We all know that Police have right of way but they should be careful when asking for this privilege. When I called the Police hotline on number 0791999023, I was told that there was a bomb tip-off; that is why the vehicles were rushing on the wrong side of the road to the scene of a bomb scare.

But when I asked about who should pay for the damage caused to my vehicle, no definite answer came. I wasn’t even asked what my vehicle registration number was, nor was I advised to proceed to Police to record a statement despite my insistence. I believe they took the law in their hands and they also endangered lives.

Abubaker Kintu Basajjabaka,

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IPC’s troubles an early warning sign

The recent nomination of the Inter-Party Cooperation flag bearers for the 2011 presidential elections has no doubt triggered conflict amongst the leaders of member parties, making its credibility questionable.

The misunderstanding within IPC is most likely to hammer the last nail in its coffin. However, my prayer is that the UPC president, Dr. Olara Otunnu does not shift his goal posts by abandoning the coalition.

It will be the real measure of what kind of leadership he will offer to the desperate Ugandans. Leaders who change their minds like car indicators are most likely to dump the needs of peasants when they ascend to power.

I am glad, as a supporter of DP, that our president general wisely shunned the coalition. This is the most pertinent time for Ugandans whose votes have always been abused by politicians as ladders to climb into prominent political offices to exhaustively assess them.

If there is no transparency in IPC now, what will happen when they get influential posts in government?

David Wankya,


Kabakumba wrong on Catholic Church

Church leaders have the same right as any other citizen to air their views about national and local politics.

They are the custodians of our moral values. They are the barometers of public feelings. They are the social antennae of our society. They are the guardians of our morals. So to deny them a right to speak out when things are going wrong would be a terrible mistake.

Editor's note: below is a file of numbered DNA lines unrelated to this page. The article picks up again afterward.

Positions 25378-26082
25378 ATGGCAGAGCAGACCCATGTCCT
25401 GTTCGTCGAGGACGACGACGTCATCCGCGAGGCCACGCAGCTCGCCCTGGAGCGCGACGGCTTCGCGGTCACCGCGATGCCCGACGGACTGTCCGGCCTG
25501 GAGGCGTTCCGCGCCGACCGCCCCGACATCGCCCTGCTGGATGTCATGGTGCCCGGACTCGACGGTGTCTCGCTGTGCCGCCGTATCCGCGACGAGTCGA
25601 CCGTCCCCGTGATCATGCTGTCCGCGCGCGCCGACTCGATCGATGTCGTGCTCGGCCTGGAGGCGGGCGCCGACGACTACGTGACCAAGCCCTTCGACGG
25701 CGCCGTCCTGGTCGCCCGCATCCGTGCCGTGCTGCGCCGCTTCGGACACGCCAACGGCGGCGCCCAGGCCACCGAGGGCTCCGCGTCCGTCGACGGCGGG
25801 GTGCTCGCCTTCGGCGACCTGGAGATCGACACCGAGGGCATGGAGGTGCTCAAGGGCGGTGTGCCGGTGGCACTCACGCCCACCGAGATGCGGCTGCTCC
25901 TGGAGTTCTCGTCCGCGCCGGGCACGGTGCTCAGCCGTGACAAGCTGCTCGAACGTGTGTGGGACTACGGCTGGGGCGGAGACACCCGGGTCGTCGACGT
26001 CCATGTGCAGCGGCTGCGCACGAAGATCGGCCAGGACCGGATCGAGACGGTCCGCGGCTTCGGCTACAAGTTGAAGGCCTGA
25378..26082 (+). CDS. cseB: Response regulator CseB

To compare the Catholic Church to the Electoral Commission is wrong, because one belongs to the realm of Caesar and the other to the realm of God.

The ills and evils of the Electoral Commission infringe on man’s law, and the evils and sins of the Catholic Church infringe on God’s law.

Of course there are many nuns and priests who hide behind the name of God when they are Satan’s agents. But when these are found out, they are normally defrocked or excommunicated.

The fact that some nuns are lesbians and some priests paedophiles is not analogous to the fact that the Electoral Commission is a tool of the incumbent regime. The two are incomparable.

Ms Masiko was right to say that “we should demand reforms in the appointment of members of the Catholic Church,” who break their vows and commit sexual sins against their flock. But she was wrong to insinuate that the church must keep off politics because it also has bad elements in its midst.

Yes, to weed out these bad elements should be the ideal, both in the Church and also in the Electoral Commission. This Electoral Commission has been proven corrupt and partial in favour of the NRM which appointed it, in all the past elections. So, any talk of a fair election in 2011 is a pipe dream while this group is in charge.

Seezi Sewagaba,
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Support Africa Anglican bishops on homosexuality

I was very happy to read about the strong stand the Anglican bishops have taken with regard to homosexuality during the recent All Africa Bishops conference held in Entebbe.

Like Archbishop, Rt. Rev. Henry Luke Orombi said, in African culture homosexuality is considered immoral and if left unchecked could lead to moral decay in the church.

The challenge now goes to all people of God, irrespective of religion, to follow the path our religious leaders have taken if we want to build a strong moral foundation for the next generations.

Desmond Kenyi,

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Makerere, let reason prevail

I have been closely following the face-off between Makerere University staff and the National Insurance Corporation (NIC) over the university’s staff retirement fund for about two years now.

Makerere called a strike to hold the nation hostage. In the wisdom of the lecturers, the sit down strike is a good bargaining chip to compel NIC to pay up all monies kept for retiring teachers. Since when has it become the norm to run business relationships by force?